Asset Management Is “Digital Technology Laggard”
The asset and wealth management industry “is a digital technology laggard” and faces competition from technology giants with data analytics and distribution muscle according to PwC.
In a report, “Asset & Wealth Management Revolution: Embracing Exponential Change”, PwC said the industry has fundamentally remained the same since the last decade of the 20th century. However over the next ten years there will be major changes and technology experts and data scientists will become vital for success across the business
“Technology advances will drive quantum change across the value chain – including new client acquisition, customisation of investment advice, research and portfolio management, middle and back office processes, distribution and client engagement,” added PwC. “How well firms embrace technology will help to determine which prosper in the years ahead.”
For example, alternative intelligence-powered robotic processes will monitor and analyse every public company, as well as other financial and non-financial data. They can also process supply chain analysis and the other new forms of data that asset managers are able to source.
“Already, some alternatives managers are successfully leveraging quantitative strategies and regard themselves first and foremost as technology companies,” added PwC. “We expect this trend to accelerate.”
For example, last week Credit Suisse announced the launch of the Credit Suisse RavenPack Artificial Intelligence Sentiment Index. The Swiss bank has created quantitative investment strategies from news analyses by RavenPack’s artificial intelligence algorithms. The AIS Index tracks the notional performance of an algorithmic US large-cap sector-rotation strategy, using big data analytics to make sector allocation decisions in a tradable and systematic way. It is the bank’s first quantitative investment strategy resulting from its collaboration with RavenPack.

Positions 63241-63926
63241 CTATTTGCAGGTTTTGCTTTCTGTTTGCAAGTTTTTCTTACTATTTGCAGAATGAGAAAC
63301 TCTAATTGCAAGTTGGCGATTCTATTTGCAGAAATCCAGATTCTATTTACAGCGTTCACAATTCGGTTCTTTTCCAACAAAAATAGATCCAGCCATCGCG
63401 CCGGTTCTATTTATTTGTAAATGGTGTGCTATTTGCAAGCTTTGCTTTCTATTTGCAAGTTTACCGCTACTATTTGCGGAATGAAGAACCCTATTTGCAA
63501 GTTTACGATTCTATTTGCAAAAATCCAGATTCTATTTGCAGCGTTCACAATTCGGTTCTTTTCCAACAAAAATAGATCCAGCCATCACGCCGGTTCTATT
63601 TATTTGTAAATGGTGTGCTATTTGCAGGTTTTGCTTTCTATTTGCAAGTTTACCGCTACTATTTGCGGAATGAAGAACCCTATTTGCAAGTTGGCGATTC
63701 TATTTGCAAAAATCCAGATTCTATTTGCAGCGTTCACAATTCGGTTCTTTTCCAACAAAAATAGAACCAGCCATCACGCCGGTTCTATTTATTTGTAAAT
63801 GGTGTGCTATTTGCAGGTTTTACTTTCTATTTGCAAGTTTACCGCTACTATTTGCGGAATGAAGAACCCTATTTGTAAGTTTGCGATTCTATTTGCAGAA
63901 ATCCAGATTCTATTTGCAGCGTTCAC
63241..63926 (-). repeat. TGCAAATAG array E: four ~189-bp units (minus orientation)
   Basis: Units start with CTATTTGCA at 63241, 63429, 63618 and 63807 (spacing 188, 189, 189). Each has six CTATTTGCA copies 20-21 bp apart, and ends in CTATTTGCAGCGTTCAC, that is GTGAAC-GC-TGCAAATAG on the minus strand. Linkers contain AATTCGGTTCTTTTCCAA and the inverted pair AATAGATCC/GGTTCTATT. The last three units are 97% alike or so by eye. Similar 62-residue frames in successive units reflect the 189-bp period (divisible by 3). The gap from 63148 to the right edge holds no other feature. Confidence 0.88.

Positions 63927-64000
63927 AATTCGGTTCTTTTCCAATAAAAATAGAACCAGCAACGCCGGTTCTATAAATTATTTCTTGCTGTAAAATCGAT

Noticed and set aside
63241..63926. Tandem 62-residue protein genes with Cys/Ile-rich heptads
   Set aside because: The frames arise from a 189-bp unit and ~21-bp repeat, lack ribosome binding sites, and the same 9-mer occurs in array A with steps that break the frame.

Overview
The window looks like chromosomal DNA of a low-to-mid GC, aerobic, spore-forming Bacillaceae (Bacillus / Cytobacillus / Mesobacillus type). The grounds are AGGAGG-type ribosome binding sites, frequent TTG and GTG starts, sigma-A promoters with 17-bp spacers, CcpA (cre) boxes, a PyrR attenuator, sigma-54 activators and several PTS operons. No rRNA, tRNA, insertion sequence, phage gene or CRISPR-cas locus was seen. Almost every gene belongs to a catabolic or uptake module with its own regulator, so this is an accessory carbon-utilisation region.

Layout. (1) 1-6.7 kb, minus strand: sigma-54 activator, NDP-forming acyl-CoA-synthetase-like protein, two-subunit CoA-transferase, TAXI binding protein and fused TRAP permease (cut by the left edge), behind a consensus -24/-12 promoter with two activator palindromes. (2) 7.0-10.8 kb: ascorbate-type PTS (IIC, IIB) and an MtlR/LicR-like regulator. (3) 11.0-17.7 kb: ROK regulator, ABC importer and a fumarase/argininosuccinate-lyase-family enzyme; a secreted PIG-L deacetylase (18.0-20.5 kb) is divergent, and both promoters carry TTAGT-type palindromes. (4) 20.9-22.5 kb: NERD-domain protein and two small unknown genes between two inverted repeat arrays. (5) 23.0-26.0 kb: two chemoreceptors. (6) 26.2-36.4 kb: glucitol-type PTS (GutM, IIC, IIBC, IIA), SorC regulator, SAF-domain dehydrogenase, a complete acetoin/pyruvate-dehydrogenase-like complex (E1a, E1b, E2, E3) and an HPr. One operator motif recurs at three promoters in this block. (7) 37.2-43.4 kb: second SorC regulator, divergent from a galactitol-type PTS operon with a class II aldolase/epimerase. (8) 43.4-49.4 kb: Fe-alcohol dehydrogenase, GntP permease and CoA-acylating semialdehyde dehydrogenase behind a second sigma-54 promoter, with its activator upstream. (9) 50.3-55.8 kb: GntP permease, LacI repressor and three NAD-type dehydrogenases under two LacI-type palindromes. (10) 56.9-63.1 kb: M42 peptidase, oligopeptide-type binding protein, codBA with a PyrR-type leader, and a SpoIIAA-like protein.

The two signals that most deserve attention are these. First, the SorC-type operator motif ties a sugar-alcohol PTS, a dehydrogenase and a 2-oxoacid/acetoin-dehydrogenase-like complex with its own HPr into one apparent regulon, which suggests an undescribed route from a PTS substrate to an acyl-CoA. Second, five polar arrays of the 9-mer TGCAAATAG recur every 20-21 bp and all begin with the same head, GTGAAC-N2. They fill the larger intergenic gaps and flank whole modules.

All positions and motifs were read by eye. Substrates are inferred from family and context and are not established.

Armando Gonzalez, president and chief executive of RavenPack, said in a statement: “Big data and artificial intelligence present a huge opportunity for the financial services industry, and this milestone collaboration with Credit Suisse shows the increased value our news analytics can provide to equity investors.”
Technology and data analytics will also be used to construct multi-asset outcome-based solutions using low-cost building blocks such as exchange-traded funds or index trackers.
The report continued that big technology firms will follow the lead of Chinese firms who have used digital distribution to quickly attract billions of dollars into money market funds. For example, Facebook received approval as an electronic money institution from the Central Bank of Ireland last October which PwC said showed its potential for distributing retail investment funds. The license authorises Facebook Payments International to take donations for charities in the European Economic Area and to make peer-to-peer payments in the region.
PwC also forecast that by 2025 assets under management will almost double to $145.4 trillion, from $84.9 trillion last year .
“This growth will likely be uneven in consistency and timing: slowest in percentage terms in developed markets and fastest in developing markets,” added the report.
However, as flows shift to outcome-based solutions and passive strategies, there will declines in the overall revenue pool.
PwC said: “In Europe, for example, MiFID II not only bans asset managers from paying opaque retrocession commissions to wealth managers, but also requires them to disclose research costs, which will lead to further pressure on profitability.”
By 2025, PwC expects active management to represent just 60% of global assets under management, down from 71% last year. Passive market share will rise from 17% to 25% and assets will more than double from $14.2 trillion to $36.6 trillion.
“Transparent, flexible and cheap, passive ETFs will remain popular, although ETFs will also increasingly have active strategies,” said PwC. “ETF growth is quickening, led by US retail investors, especially younger, high-net-worth investors.”
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